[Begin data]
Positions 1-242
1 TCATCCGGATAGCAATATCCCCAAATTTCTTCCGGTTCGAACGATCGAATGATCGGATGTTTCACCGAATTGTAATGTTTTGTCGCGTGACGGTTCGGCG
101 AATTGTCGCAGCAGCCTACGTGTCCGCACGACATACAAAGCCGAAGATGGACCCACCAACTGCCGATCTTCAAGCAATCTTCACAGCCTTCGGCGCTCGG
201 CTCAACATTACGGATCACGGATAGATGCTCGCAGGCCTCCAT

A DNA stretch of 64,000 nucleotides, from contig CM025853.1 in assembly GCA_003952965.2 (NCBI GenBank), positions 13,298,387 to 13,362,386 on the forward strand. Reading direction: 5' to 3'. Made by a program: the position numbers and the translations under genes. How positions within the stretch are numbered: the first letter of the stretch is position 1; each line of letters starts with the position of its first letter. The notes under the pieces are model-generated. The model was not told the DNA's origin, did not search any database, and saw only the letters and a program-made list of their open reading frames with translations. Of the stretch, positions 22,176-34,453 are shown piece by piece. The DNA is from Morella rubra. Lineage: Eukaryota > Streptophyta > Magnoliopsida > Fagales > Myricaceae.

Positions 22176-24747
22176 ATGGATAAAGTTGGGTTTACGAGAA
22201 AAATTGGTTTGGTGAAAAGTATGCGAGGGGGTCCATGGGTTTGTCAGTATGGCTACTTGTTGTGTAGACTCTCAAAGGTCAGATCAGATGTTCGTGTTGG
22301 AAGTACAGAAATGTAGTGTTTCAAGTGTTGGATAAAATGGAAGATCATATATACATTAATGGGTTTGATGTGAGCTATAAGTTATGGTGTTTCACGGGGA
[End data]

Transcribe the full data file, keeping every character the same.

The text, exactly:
Positions 1-242
1 TCATCCGGATAGCAATATCCCCAAATTTCTTCCGGTTCGAACGATCGAATGATCGGATGTTTCACCGAATTGTAATGTTTTGTCGCGTGACGGTTCGGCG
101 AATTGTCGCAGCAGCCTACGTGTCCGCACGACATACAAAGCCGAAGATGGACCCACCAACTGCCGATCTTCAAGCAATCTTCACAGCCTTCGGCGCTCGG
201 CTCAACATTACGGATCACGGATAGATGCTCGCAGGCCTCCAT

A DNA stretch of 64,000 nucleotides, from contig CM025853.1 in assembly GCA_003952965.2 (NCBI GenBank), positions 13,298,387 to 13,362,386 on the forward strand. Reading direction: 5' to 3'. Made by a program: the position numbers and the translations under genes. How positions within the stretch are numbered: the first letter of the stretch is position 1; each line of letters starts with the position of its first letter. The notes under the pieces are model-generated. The model was not told the DNA's origin, did not search any database, and saw only the letters and a program-made list of their open reading frames with translations. Of the stretch, positions 22,176-34,453 are shown piece by piece. The DNA is from Morella rubra. Lineage: Eukaryota > Streptophyta > Magnoliopsida > Fagales > Myricaceae.

Positions 22176-24747
22176 ATGGATAAAGTTGGGTTTACGAGAA
22201 AAATTGGTTTGGTGAAAAGTATGCGAGGGGGTCCATGGGTTTGTCAGTATGGCTACTTGTTGTGTAGACTCTCAAAGGTCAGATCAGATGTTCGTGTTGG
22301 AAGTACAGAAATGTAGTGTTTCAAGTGTTGGATAAAATGGAAGATCATATATACATTAATGGGTTTGATGTGAGCTATAAGTTATGGTGTTTCACGGGGA